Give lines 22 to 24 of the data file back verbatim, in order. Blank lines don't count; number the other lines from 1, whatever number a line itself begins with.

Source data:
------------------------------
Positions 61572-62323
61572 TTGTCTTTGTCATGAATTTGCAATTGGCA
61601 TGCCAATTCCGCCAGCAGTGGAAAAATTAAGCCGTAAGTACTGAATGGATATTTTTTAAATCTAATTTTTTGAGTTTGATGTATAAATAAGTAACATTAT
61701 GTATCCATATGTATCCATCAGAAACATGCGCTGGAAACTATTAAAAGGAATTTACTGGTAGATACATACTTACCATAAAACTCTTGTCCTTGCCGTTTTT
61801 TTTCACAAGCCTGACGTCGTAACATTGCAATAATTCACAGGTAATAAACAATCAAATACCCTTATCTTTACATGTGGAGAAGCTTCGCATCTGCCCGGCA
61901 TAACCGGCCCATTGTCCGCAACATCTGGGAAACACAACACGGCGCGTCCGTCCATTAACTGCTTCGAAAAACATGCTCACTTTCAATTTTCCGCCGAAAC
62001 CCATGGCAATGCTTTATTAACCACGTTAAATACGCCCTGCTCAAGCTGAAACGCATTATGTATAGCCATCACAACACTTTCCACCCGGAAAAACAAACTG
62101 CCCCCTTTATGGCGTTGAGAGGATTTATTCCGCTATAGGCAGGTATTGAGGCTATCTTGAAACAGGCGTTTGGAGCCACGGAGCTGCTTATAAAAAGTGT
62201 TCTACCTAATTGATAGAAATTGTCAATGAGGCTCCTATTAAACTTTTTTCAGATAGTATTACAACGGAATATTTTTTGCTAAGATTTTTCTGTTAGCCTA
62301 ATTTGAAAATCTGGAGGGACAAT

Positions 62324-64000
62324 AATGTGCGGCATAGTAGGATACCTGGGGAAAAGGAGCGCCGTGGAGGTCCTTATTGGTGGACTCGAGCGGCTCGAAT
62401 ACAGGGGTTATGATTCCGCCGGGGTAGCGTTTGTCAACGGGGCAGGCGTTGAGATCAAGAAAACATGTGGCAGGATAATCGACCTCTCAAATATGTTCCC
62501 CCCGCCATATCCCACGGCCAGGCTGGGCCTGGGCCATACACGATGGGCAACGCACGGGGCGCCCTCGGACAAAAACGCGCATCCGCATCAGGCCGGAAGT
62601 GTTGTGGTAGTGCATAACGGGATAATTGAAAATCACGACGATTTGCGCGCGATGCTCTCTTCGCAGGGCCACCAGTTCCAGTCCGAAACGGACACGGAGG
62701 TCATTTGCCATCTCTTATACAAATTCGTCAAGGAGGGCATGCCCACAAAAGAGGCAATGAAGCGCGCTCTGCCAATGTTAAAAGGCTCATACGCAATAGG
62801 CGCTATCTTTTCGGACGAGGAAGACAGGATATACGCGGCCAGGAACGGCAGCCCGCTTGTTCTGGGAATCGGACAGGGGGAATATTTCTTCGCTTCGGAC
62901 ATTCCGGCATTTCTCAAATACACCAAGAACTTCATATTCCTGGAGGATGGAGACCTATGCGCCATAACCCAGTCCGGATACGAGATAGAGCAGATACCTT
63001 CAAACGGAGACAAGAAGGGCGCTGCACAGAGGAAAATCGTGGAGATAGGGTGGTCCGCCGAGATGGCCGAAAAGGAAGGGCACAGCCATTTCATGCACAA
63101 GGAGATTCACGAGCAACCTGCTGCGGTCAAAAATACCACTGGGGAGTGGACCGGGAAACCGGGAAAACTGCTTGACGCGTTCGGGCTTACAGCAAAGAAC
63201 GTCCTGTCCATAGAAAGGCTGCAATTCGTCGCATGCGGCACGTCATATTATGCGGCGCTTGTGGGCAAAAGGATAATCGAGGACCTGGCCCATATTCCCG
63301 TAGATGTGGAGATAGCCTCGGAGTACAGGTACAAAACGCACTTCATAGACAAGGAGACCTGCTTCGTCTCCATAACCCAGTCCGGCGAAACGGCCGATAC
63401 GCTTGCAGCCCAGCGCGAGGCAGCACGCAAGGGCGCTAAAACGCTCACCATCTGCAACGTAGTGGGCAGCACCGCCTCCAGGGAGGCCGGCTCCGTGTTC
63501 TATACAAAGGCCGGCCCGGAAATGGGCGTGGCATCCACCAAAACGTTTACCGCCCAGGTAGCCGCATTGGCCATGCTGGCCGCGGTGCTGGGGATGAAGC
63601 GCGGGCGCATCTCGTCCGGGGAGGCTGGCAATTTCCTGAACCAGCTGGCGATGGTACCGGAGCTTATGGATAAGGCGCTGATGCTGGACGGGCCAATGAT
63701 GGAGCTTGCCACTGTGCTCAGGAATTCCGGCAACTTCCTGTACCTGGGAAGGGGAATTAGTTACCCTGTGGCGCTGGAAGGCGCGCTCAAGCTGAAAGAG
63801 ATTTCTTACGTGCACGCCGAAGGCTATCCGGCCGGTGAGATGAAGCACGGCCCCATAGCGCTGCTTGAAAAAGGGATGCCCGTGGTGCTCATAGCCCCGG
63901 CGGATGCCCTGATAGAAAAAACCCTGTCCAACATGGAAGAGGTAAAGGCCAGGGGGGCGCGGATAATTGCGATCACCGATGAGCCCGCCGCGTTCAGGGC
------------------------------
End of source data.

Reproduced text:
63301 TAGATGTGGAGATAGCCTCGGAGTACAGGTACAAAACGCACTTCATAGACAAGGAGACCTGCTTCGTCTCCATAACCCAGTCCGGCGAAACGGCCGATAC
63401 GCTTGCAGCCCAGCGCGAGGCAGCACGCAAGGGCGCTAAAACGCTCACCATCTGCAACGTAGTGGGCAGCACCGCCTCCAGGGAGGCCGGCTCCGTGTTC
63501 TATACAAAGGCCGGCCCGGAAATGGGCGTGGCATCCACCAAAACGTTTACCGCCCAGGTAGCCGCATTGGCCATGCTGGCCGCGGTGCTGGGGATGAAGC